Black Immigrant Daily News
Action for Primates, a UK-based project that campaigns on behalf of non-human primates globally, is urging the Governor of Sint Maarten to abandon plans to kill the entire population of vervets (African green monkeys), believing that such drastic and inhumane action will not only be ineffective, but it will also tarnish the reputation of Sint Maarten as a popular Caribbean holiday destination.
A letter has been sent to Governor Ajamu G. Baly by Dr Nedim Buyukmihci, co-founder of Action for Primates and a veterinarian with many years practical experience working with non-human primates, including reproductive control, as well as advising on education and humane methods of resolving issues related to negative interactions between people and non-human primates.
In the letter, Dr Buyukmihci points out the inhumanity of the capturing and killing of hundreds of vervets, as well as the ineffectiveness of using such lethal means to resolve the issue of conflicts between the monkeys and people. In particular, he noted:
– “It is stated that the vervets in question will be trapped and killed over the next three years. But, as this is being done over this length of time, there will be an increase in pressure for the vervets to reproduce. It is almost certain that there will be a surge in births, increasing the number of individuals.”
– “Regardless of the timeline, however, given the Sint Maarten terrain, it is highly unlikely that every vervet will be captured, allowing those remaining to continue to reproduce.”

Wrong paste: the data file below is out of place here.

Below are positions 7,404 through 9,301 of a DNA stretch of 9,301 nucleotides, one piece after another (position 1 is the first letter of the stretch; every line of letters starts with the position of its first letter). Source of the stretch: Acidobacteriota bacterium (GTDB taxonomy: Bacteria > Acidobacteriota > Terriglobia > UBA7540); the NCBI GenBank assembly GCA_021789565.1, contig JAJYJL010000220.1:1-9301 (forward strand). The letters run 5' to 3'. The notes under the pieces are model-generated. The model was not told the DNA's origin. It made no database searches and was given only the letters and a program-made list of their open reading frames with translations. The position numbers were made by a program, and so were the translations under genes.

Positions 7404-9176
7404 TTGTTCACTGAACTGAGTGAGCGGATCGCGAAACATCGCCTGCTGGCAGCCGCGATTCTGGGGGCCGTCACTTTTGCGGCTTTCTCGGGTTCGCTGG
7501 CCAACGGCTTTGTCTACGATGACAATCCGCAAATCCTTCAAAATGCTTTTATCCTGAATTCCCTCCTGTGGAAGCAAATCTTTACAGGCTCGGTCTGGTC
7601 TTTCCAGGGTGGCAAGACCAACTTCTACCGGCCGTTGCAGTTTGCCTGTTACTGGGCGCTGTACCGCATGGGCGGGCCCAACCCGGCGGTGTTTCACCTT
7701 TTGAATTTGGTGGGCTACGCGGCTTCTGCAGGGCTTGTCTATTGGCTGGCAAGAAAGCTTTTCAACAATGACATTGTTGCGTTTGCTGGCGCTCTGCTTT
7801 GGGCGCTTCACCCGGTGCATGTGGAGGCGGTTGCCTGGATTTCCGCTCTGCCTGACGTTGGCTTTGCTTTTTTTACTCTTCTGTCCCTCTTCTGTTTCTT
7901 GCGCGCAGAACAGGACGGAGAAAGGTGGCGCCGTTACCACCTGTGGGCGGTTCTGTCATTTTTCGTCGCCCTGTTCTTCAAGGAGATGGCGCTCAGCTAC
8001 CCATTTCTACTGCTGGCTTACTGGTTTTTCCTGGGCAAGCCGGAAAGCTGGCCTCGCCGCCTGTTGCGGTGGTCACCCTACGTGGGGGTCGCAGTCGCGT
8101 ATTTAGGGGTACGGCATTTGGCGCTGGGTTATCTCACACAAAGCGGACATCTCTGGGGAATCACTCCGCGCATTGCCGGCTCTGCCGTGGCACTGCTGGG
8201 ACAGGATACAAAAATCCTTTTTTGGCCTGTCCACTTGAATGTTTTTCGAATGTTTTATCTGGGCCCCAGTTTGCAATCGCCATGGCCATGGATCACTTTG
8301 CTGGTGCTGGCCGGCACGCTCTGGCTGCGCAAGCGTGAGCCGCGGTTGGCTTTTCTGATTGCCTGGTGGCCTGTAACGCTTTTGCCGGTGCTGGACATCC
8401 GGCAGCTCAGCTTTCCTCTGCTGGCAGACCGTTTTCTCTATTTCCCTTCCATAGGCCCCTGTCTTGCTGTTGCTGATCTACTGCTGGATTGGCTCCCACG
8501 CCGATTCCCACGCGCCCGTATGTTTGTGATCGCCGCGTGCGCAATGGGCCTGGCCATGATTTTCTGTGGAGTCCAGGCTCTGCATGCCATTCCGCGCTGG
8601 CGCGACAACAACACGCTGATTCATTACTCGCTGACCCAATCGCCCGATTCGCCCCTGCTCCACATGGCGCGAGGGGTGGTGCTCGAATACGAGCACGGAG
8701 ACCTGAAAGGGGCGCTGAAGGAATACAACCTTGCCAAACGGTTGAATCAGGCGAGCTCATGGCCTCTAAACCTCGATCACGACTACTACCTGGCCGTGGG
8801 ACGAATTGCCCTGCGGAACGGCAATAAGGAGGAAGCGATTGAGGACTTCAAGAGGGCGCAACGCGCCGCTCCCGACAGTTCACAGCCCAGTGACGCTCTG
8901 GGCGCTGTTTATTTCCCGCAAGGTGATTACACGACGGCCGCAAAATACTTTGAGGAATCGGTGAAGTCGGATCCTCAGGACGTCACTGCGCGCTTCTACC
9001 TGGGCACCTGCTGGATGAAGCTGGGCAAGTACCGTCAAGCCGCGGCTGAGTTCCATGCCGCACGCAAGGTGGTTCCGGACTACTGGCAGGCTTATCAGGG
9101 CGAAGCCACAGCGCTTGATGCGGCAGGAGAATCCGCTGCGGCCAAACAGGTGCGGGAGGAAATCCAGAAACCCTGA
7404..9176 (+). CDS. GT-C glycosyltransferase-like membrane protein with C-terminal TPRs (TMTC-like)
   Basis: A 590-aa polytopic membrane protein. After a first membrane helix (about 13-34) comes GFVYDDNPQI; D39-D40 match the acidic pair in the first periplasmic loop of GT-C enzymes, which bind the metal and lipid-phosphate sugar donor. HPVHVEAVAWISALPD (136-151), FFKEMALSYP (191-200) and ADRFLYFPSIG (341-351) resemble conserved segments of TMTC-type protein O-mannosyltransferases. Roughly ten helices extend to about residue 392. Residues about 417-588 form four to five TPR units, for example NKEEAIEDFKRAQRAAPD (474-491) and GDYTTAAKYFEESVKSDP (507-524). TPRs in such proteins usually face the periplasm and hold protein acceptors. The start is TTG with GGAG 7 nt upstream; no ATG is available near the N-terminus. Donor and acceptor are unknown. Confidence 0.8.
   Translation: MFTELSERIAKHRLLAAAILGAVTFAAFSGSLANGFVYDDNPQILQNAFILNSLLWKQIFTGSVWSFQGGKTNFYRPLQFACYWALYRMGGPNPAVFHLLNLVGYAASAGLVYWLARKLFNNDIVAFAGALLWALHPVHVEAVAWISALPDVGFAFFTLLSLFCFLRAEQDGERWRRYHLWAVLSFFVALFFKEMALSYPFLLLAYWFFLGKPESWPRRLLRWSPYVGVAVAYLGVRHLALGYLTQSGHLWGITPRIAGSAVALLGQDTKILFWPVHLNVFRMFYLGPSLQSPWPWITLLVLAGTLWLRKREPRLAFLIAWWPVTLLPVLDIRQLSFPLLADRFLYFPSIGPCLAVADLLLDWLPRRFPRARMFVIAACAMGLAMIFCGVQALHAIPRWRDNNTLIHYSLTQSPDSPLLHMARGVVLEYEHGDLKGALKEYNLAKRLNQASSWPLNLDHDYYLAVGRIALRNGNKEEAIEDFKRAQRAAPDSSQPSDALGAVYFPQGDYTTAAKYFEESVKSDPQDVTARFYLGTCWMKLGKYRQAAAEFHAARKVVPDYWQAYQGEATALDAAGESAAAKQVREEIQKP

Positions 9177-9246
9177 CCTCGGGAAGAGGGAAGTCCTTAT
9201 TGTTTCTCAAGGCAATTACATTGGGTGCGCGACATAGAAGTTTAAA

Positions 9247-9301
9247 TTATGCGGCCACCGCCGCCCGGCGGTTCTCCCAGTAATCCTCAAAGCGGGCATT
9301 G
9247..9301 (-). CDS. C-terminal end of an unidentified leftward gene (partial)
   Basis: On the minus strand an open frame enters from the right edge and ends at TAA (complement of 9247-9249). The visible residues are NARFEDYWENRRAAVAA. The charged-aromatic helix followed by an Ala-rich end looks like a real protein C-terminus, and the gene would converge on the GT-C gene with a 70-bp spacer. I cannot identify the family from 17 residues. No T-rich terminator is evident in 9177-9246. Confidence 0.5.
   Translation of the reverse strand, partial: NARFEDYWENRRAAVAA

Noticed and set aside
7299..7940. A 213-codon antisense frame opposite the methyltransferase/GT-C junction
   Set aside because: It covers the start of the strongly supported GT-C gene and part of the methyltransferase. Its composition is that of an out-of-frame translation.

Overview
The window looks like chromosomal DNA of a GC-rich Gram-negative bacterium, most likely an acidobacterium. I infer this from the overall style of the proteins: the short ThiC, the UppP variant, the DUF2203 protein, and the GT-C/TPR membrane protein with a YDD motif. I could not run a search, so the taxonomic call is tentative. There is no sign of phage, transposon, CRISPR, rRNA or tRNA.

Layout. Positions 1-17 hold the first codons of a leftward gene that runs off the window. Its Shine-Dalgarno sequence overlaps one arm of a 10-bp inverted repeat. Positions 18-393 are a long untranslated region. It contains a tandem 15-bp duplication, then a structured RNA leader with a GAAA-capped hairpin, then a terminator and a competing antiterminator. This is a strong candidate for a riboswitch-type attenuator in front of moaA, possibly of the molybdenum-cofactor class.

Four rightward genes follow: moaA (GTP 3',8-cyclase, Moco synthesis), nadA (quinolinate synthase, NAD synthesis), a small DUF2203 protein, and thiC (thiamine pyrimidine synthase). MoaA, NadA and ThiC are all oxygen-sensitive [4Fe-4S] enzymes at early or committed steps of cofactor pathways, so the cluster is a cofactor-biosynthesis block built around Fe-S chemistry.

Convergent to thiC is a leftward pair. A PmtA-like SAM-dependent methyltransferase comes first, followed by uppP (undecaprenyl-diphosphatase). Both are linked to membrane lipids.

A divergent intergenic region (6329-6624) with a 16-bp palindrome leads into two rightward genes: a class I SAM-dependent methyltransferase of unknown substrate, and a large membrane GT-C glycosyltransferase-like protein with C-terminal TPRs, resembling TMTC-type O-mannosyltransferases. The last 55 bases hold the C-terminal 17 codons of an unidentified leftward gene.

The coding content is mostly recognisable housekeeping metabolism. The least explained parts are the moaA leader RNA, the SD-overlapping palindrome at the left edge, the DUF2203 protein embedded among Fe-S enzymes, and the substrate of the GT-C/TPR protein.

– “There is also the issue of vervets residing in neighbouring French St Martin. There will be nothing to keep them from expanding their range into Sint Maarten.”
Instead, Dr Buyukmihci advocates the adoption of measures that can be taken to humanely reduce the negative interactions between vervets and people without having to resort to killing the vervets, and provides a comprehensive review of the issue. Considerations for non-lethal resolution include reproductive control such as sterilisation combined with education programmes to help the public deal with and prevent negative interactions with monkeys.
Rather than dismiss vervets as a ‘pest’ or a nuisance and killing them, Action for Primates appeals to the government and communities of Sint Maarten to adopt a humane approach to the situation.
The fact that vervets are non-native is irrelevant. Not only have they been on Sint Maarten for over 400 years, having been brought there by people, and are now part of the ecosystem, they are living, sentient individuals who share many of the important characteristics we value in ourselves. They experience pain, suffering and distress similarly to people.
It is not their fault that they are there and they should not have to pay for this human-caused problem with their lives. With the globally growing acknowledgement of the negative impact human activities are having on the planet and its inhabitants, it is more important than ever that we reassess the way we not only treat non-human primates, but how we humanely resolve negative interactions.
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